Grist: Blumenauer’s Commuter Relief Act

Grist

Rep. Earl Blumenauer (D-Ore.) is introducing legislation this week that would benefit those who use active transportation and/or public transit to get to work. According to a recent article in Grist, the so-called Commuter Relief Act would “expand tax credits for individuals and employers to make it easier for commuters who wish to commute to work by bicycle, walking, carpooling, or public transit.”

Besides increasing the current bike commuter benefit from $20 to $40 per month, the bill would equalize parking and transit benefits while enabling employees to choose cash over an employer’s parking benefit.

Read the article at Grist

5 Responses to “Grist: Blumenauer’s Commuter Relief Act”

  • Bob P. says:

    Don’t fall for it. Once a bike rider signs up for for the public trough, the government now knows who they are. Then it’s easier to levy other taxes. Nothing from the government is free.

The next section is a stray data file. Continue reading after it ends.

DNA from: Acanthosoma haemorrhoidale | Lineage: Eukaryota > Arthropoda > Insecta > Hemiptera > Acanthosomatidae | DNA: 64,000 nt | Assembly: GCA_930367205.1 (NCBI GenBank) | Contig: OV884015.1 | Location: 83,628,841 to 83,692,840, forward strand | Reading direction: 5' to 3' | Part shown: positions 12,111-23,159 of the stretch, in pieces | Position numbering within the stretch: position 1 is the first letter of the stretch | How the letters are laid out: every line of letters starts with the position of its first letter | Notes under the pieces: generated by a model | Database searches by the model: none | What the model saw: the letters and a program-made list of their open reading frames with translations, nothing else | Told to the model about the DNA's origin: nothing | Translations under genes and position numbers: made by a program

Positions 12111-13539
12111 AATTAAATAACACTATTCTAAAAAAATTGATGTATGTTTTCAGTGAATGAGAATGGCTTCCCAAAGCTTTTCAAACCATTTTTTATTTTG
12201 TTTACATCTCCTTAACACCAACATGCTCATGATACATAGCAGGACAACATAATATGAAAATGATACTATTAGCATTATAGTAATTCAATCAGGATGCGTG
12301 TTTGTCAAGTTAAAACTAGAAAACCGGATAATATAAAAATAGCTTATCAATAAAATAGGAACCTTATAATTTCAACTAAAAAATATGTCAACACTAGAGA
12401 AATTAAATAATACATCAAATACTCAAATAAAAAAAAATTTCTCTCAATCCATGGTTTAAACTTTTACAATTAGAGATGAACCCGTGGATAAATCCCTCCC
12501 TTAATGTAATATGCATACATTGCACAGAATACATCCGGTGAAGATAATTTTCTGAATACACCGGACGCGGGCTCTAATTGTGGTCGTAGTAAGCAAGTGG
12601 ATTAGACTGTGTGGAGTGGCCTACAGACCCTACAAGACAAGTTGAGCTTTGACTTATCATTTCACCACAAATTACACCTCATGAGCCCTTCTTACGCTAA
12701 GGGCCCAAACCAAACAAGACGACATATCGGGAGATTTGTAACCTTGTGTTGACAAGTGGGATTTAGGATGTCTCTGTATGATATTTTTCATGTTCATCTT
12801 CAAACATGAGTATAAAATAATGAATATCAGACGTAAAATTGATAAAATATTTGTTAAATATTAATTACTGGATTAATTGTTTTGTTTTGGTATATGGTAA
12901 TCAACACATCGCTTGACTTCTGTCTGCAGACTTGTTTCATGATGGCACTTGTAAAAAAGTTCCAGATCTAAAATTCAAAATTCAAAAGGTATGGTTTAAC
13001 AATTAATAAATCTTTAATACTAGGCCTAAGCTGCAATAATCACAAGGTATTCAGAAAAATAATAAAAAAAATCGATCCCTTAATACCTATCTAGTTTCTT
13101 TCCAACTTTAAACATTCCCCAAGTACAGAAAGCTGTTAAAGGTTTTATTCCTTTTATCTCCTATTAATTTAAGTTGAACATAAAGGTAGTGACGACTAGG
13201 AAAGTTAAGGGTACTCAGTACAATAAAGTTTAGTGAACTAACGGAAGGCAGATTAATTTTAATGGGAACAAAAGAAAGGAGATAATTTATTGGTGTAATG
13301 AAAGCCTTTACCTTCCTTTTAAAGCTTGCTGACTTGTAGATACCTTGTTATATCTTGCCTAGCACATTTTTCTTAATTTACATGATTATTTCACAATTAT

• Luke Wilson says:

    Unfortunately these bills are only as good as the employers that support them.

  • Matti says:

    While I would prefer that we didn’t have subsidies for individual transportation, automobiles already have incredible advantage (tax benefits for oil companies, highway expenditures, parking subsidies, etc.). This legislation is trying to provide a little bit of balance by providing incentives for bike commuting. My employer chose to implement a bike commuter benefit program that is based on the original legislation introduced by Rep. Blumenauer and signed into law. I am able to claim $20 per month as a bike commuter. That $240 yearly pays for my bike maintenance, tires, etc. I thank my progressive employer for taking this step for us bike commuters. And I thank Rep. Earl Blumenauer for advancing improved legislation. It is a great feeling to have this kind of support for doing the right thing, and something you enjoy. To my way of thinking, it’s “the way it oughta’ be”!

  • John says:

    I have tried to use the basic $20 version and my employer will not sign me up for it (to much paperwork on their part to get a small tax break). While it would be of great benefit for me it is ultimately up to the employer if you can participate.

  • Andy says:

    It’s still anti-cycling to me. Drivers get $200 a month, and cyclists only get $40 with the new plan? How is that supposed to incentivize biking?

 
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